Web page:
Observation of Hair Cells
- Clinical Medicine
Capturing clear images without fluorescence blurring
The cochlea in the inner ear is the sensory organ responsible for hearing.
Hair cells are arranged inside the cochlea and convert sound vibrations into nerve impulses.
When viewing slices of tissue, the cochlea has a three-dimensional structure.This structure causes hair cells inside the cochlea to be susceptible to fluorescence blurring during fluorescence observation. Hence, the cochlea is observed mainly with laser confocal microscopes.
Objective lens: CFI60 CFI Plan Apo λ 100xH
Sectioning + Z-stack
3D image construction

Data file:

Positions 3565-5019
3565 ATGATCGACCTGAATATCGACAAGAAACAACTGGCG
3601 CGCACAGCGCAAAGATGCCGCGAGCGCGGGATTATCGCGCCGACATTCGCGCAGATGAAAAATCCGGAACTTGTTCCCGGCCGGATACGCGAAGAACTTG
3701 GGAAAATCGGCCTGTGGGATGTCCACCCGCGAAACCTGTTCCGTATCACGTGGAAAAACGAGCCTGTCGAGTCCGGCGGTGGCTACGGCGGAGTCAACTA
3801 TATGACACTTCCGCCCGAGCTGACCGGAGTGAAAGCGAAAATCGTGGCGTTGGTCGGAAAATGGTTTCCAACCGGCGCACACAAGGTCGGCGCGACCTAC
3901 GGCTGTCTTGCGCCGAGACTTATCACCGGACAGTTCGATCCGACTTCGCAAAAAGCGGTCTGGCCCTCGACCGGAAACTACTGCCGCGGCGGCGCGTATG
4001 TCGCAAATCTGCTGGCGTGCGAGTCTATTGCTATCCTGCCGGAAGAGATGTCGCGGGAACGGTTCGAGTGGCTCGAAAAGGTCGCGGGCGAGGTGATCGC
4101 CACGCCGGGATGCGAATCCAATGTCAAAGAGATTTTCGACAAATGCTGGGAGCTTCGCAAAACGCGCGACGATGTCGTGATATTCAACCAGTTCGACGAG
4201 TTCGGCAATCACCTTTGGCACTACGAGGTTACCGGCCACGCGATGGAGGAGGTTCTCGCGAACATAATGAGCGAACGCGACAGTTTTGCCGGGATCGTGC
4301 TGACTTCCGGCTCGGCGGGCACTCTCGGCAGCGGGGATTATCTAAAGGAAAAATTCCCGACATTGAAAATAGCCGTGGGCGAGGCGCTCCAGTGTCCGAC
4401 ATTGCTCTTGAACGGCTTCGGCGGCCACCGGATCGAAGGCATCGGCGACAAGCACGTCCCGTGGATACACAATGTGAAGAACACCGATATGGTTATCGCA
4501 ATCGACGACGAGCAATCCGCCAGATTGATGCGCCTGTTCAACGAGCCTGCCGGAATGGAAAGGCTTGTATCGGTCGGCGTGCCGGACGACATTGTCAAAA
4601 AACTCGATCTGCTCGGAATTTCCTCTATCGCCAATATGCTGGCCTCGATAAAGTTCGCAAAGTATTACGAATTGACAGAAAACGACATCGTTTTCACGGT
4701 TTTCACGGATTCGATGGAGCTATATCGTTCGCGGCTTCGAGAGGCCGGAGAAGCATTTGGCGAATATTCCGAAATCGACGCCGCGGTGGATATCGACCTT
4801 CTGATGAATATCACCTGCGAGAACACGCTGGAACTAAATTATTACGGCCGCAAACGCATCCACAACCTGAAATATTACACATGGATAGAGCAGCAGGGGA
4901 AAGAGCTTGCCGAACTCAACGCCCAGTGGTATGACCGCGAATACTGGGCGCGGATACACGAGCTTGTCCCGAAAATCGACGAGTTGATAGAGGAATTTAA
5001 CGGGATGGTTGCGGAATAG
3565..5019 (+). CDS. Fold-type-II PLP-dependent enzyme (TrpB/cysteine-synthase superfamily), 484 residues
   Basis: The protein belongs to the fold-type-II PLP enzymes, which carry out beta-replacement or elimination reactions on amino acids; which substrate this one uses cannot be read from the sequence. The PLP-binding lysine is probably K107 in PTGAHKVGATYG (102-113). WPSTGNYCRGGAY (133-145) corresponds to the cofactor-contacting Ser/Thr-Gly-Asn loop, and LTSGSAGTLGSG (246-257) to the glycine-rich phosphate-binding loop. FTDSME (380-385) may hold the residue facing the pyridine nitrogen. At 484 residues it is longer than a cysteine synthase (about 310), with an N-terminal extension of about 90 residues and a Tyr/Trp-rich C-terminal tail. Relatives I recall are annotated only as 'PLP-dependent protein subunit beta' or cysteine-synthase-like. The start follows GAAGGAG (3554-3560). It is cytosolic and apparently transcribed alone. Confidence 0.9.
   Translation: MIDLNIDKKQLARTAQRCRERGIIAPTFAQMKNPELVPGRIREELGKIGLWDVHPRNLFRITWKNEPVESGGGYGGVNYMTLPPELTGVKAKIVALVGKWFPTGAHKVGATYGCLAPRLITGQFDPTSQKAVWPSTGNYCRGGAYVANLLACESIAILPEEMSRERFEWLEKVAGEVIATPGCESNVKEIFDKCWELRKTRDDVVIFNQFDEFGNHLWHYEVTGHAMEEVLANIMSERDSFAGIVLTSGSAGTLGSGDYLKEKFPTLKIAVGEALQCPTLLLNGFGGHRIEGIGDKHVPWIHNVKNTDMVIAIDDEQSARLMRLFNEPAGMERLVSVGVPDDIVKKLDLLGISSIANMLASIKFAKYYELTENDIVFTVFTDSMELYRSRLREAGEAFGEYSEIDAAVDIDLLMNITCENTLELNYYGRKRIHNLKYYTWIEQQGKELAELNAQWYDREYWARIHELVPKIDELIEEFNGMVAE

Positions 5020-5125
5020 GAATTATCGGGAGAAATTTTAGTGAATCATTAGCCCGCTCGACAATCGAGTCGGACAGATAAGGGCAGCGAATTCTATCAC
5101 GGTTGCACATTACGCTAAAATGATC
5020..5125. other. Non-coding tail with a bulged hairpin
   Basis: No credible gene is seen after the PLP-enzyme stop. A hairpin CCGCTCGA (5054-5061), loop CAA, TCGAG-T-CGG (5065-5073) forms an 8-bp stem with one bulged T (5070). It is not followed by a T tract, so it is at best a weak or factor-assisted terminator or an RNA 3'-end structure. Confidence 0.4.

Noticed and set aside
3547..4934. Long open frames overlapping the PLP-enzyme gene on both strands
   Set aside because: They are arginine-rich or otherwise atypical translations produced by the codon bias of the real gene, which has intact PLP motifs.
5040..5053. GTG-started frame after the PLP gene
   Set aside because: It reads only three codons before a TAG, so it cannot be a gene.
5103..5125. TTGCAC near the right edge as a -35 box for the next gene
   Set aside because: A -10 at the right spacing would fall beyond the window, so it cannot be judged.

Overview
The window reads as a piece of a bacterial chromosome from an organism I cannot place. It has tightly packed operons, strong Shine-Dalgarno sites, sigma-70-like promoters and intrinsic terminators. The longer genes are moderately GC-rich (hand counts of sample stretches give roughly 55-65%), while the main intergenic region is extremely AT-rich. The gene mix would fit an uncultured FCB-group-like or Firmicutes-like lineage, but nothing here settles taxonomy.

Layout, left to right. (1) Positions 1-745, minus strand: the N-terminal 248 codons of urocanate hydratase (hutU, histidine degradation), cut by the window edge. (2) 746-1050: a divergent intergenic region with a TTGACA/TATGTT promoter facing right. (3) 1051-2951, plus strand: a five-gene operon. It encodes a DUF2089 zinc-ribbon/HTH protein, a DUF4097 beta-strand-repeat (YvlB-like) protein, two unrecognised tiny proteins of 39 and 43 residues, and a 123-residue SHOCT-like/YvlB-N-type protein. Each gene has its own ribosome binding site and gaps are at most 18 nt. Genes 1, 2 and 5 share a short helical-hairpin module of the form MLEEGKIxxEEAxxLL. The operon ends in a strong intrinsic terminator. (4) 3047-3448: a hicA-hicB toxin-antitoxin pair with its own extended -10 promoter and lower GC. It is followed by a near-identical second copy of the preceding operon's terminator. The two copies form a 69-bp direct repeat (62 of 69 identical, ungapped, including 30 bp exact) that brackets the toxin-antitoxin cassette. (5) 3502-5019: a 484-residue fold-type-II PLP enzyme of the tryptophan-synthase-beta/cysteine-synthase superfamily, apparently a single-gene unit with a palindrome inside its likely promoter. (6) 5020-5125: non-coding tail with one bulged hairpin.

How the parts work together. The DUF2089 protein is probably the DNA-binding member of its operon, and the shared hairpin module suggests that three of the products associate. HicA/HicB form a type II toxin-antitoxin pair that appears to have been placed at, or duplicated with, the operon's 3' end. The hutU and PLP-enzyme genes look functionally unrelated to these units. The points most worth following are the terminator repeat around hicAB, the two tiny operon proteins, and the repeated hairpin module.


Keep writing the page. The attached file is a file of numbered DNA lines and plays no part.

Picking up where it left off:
After images are captured at different focal planes, these images can be combined and displayed in 3D with a single click. Users can then rotate, zoom in or out, and analyze cross-sections of the 3D image to determine the fluorescent signal localization.
Using the All-in-One Fluorescence Microscope BZ-X800
- The Sectioning function makes it possible to eliminate fluorescence blurring and capture clear images.
- A built-in Z-stack function captures multiple images at different focal positions and is able to create a fully focused image by combining only the areas that are at their sharpest focus.
- After capturing the focus data at each height, high-resolution 3D images can be created by incorporating the Z-pitch that was used. This makes it possible to observe localization clearly in the Z direction.